What was the problem?
Before 2012, Haiti did not have a system for following HIV-positive patients along the continuum of care. The Ministry of Health (MoH) realized that the lack of an integrated surveillance system was contributing to difficulties in tracking and treating people living with HIV (PLHIV). Whether PLHIV chose to use a different health facility, discontinued care altogether, or died, there was no system in place to track these individuals. As a result, in order to advance Haiti’s efforts to end its HIV epidemic and meet the Joint United Nations Programme on HIV and AIDS (UNAIDS) 90-90-90 targets, the MoH developed one of the first longitudinal case-based surveillance systems in the Caribbean region.
HIV case-based surveillance is the systematic reporting of newly diagnosed HIV cases and sentinel events (Figure 1). Longitudinal records are created when HIV case-based surveillance data are reported to a central data repository where HIV-related events are matched and de-duplicated. Using longitudinal case-based surveillance data allows for the monitoring of key indicators in the HIV disease progression. Currently, few PEPFAR countries have longitudinal case-based surveillance systems in place to collect these type of data.
What is the tool?
A National HIV Reporting Electronic Platform in Haiti, known as Suivi Actif Longitudinal du VIH en Haiti (SALVH), integrates data from multiple sources into a single national dataset. HIV is a name-based notifiable health event, therefore all HIV testing facilities are required to report core sentinel surveillance events such as new HIV diagnoses, each previously diagnosed but unreported case, and each person who progresses to advanced HIV disease (Figure 1). At the site level, electronic reports of new HIV diagnoses from HIV testing sites, and multiple follow-up variables from the three electronic medical record systems (EMR) are sent to SALVH. Cases are then matched and de-duplicated to allow for longitudinal patient tracking (Figure 2). The data collected through the surveillance system allows Haiti’s MoH to stay informed of HIV cases, where they are located, patient mobility, and key service gaps. Additionally, the longitudinal data are used to track clinical outcomes and monitor quality of linkage to care.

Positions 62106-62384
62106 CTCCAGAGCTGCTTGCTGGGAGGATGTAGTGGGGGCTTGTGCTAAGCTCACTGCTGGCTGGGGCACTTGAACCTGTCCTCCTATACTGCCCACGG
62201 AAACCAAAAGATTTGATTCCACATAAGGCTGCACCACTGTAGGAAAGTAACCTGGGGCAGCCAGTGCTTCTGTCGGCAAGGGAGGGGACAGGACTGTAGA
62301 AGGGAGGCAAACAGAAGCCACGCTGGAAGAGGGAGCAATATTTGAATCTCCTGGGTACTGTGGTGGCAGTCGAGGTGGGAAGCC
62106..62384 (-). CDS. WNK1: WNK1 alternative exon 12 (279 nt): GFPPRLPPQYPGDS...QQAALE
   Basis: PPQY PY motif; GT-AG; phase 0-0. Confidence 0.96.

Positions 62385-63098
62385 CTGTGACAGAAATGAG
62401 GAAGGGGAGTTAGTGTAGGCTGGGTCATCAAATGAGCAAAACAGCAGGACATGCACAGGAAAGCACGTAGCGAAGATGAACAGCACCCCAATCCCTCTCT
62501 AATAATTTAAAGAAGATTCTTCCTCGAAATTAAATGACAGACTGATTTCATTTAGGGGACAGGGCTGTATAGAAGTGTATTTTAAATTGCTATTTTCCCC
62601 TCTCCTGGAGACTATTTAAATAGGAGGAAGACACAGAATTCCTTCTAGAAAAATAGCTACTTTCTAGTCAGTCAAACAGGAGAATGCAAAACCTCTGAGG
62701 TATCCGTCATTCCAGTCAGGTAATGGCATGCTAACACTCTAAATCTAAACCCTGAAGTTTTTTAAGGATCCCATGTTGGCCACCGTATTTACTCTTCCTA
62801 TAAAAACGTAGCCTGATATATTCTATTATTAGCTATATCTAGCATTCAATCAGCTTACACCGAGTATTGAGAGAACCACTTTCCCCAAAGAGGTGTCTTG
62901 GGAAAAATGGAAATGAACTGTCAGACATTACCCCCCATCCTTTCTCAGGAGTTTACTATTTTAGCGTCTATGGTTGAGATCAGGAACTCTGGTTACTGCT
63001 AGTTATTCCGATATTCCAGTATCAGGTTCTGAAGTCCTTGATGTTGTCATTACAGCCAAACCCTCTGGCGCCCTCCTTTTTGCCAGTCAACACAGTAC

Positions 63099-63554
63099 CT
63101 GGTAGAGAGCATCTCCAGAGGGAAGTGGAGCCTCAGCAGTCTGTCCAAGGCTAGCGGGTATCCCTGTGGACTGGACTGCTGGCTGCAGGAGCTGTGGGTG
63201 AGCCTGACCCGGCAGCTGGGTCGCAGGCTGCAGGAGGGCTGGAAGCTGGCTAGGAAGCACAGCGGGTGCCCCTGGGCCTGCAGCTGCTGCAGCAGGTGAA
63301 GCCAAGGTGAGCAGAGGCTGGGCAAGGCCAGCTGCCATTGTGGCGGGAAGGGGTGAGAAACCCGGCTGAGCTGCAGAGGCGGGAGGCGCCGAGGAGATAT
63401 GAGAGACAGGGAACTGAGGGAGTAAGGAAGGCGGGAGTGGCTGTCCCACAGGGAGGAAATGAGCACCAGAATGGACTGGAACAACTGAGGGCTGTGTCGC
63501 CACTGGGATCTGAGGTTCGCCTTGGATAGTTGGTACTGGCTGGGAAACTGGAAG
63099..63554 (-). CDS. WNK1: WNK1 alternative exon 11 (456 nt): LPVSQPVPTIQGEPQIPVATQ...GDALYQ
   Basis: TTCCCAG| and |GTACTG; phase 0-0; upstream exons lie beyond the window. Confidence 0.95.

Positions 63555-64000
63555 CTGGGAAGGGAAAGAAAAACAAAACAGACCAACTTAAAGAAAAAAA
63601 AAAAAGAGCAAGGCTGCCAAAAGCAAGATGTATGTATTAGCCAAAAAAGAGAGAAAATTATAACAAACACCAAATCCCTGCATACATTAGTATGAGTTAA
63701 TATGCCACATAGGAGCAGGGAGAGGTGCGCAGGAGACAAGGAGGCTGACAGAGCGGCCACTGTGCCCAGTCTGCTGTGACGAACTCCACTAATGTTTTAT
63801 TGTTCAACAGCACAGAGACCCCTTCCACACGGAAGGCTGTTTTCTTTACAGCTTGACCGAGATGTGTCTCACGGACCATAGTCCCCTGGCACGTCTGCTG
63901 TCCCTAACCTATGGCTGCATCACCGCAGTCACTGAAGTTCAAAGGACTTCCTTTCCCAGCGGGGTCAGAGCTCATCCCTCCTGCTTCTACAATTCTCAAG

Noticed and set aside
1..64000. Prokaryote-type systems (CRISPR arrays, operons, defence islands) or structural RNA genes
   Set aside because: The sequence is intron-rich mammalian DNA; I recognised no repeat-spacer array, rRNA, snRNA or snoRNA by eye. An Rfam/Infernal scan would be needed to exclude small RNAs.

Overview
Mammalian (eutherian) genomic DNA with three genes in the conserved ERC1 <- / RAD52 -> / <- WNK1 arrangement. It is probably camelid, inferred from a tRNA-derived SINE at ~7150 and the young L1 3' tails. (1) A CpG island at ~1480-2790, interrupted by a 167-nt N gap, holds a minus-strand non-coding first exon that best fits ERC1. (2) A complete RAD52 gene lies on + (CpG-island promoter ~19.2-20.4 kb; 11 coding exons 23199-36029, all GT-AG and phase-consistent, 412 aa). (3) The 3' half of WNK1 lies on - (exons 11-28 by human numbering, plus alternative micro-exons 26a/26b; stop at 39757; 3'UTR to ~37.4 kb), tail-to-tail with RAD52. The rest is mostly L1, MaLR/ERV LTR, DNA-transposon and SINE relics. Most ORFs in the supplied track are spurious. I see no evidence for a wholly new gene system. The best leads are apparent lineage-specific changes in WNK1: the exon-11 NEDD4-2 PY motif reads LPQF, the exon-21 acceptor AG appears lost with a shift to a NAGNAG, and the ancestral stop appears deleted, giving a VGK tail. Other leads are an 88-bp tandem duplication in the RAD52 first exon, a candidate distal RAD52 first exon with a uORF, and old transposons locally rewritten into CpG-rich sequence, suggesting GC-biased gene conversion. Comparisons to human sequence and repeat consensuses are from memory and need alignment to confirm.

SALVH Key Components
1. Data reporting from voluntary counseling and testing (VCT) sites through EMR
2. Regular data transfer from VCT sites to SALVH via a secure, electronic reporting interface
3. Data cleaning and case matching and data quality reports to troubleshoot EMR transfer issues
Once data are cleaned and de-duplicated, they are placed in the National SALVH Database
4. Analysis and visualization platform permits users with authorized access to create custom reports and dashboards from the National SALVH Database
SALVH is an important tool in obtaining efficient and actionable data to help end the HIV epidemic in Haiti. The use of longitudinal case-based surveillance data is crucial to monitor the country’s progress toward achieving the UNAIDS 90-90-90 targets, which aim to ensure PLHIV in Haiti are aware of their status, receive treatment, and are virally suppressed. The longitudinal case-based surveillance system practice can be implemented in other countries to aid in monitoring and controlling HIV.
For information on innovative approaches to advance the national case-based longitudinal surveillance system see Appendix A.